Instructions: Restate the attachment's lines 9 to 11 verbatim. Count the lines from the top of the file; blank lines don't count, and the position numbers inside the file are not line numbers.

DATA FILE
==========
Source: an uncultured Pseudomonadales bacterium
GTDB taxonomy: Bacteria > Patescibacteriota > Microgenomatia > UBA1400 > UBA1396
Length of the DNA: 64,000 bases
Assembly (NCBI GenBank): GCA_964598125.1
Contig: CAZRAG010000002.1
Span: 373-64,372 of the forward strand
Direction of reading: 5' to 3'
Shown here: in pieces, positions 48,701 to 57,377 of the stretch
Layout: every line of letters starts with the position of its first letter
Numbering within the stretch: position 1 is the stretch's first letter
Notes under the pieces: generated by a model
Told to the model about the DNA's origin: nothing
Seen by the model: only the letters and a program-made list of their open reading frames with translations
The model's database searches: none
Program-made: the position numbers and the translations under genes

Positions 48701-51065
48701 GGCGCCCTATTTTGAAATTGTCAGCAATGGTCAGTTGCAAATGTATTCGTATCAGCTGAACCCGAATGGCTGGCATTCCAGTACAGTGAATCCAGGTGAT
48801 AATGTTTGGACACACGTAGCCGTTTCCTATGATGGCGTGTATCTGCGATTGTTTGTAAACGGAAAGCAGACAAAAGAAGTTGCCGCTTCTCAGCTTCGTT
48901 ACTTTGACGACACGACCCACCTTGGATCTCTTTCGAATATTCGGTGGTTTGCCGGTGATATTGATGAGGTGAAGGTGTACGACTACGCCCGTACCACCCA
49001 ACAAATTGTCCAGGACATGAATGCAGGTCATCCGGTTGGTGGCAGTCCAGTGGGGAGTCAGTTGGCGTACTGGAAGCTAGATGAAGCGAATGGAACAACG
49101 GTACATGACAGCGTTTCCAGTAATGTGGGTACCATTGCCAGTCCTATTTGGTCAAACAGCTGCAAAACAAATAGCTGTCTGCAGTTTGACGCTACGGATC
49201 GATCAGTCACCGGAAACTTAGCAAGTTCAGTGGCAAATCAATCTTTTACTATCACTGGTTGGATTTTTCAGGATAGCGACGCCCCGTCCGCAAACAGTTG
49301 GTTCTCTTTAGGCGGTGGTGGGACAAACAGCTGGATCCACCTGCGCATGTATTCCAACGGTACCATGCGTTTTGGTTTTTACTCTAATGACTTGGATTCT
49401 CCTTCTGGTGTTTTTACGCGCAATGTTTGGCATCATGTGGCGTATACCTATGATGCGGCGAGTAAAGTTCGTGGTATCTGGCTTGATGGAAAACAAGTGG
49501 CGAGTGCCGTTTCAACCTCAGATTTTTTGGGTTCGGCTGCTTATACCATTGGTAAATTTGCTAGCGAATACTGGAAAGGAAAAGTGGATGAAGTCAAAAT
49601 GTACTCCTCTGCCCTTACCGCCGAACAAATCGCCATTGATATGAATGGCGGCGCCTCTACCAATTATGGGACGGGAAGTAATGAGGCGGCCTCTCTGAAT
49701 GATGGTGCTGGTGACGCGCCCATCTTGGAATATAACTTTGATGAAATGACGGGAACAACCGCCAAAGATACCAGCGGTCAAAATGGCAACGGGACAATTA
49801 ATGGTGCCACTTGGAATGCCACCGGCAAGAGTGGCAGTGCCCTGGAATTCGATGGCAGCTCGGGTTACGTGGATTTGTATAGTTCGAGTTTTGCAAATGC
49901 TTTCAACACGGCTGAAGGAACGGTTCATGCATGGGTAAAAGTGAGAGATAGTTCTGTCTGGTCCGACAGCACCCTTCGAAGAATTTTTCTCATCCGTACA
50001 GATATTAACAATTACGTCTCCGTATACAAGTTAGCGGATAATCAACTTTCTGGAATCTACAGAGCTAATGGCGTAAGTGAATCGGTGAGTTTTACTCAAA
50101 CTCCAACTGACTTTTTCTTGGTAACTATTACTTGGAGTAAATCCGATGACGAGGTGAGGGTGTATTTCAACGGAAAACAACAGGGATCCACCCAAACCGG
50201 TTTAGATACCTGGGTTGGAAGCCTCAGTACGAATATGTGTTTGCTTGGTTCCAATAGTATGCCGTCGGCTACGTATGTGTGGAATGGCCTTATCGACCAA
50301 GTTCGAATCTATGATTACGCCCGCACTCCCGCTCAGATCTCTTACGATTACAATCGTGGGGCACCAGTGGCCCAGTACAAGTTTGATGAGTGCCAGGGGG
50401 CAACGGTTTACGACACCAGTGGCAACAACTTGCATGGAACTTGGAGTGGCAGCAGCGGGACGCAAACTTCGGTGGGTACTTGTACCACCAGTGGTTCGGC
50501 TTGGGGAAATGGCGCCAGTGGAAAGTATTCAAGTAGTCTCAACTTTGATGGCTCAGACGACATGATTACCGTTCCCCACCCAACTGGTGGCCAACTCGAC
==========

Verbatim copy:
Layout: every line of letters starts with the position of its first letter
Numbering within the stretch: position 1 is the stretch's first letter
Notes under the pieces: generated by a model